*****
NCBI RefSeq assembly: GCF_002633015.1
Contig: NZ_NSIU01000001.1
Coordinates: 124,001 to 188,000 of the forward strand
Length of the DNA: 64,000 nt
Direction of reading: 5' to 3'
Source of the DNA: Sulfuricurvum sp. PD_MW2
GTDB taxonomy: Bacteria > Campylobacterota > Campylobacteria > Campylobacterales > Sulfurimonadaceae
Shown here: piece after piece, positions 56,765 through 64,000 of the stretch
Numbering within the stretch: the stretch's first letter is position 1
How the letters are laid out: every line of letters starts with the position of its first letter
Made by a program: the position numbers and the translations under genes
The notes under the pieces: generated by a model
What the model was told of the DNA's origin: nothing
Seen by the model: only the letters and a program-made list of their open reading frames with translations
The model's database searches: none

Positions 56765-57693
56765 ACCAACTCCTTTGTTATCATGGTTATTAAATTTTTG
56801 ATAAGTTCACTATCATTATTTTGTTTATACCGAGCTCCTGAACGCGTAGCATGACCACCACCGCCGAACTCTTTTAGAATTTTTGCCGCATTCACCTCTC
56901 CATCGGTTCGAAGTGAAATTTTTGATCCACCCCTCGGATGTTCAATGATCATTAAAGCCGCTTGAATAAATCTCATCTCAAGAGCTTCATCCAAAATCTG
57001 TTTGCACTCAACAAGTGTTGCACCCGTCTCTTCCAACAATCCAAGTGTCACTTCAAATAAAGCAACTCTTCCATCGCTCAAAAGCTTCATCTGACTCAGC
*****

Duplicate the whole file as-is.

NCBI RefSeq assembly: GCF_002633015.1
Contig: NZ_NSIU01000001.1
Coordinates: 124,001 to 188,000 of the forward strand
Length of the DNA: 64,000 nt
Direction of reading: 5' to 3'
Source of the DNA: Sulfuricurvum sp. PD_MW2
GTDB taxonomy: Bacteria > Campylobacterota > Campylobacteria > Campylobacterales > Sulfurimonadaceae
Shown here: piece after piece, positions 56,765 through 64,000 of the stretch
Numbering within the stretch: the stretch's first letter is position 1
How the letters are laid out: every line of letters starts with the position of its first letter
Made by a program: the position numbers and the translations under genes
The notes under the pieces: generated by a model
What the model was told of the DNA's origin: nothing
Seen by the model: only the letters and a program-made list of their open reading frames with translations
The model's database searches: none

Positions 56765-57693
56765 ACCAACTCCTTTGTTATCATGGTTATTAAATTTTTG
56801 ATAAGTTCACTATCATTATTTTGTTTATACCGAGCTCCTGAACGCGTAGCATGACCACCACCGCCGAACTCTTTTAGAATTTTTGCCGCATTCACCTCTC
56901 CATCGGTTCGAAGTGAAATTTTTGATCCACCCCTCGGATGTTCAATGATCATTAAAGCCGCTTGAATAAATCTCATCTCAAGAGCTTCATCCAAAATCTG
57001 TTTGCACTCAACAAGTGTTGCACCCGTCTCTTCCAACAATCCAAGTGTCACTTCAAATAAAGCAACTCTTCCATCGCTCAAAAGCTTCATCTGACTCAGC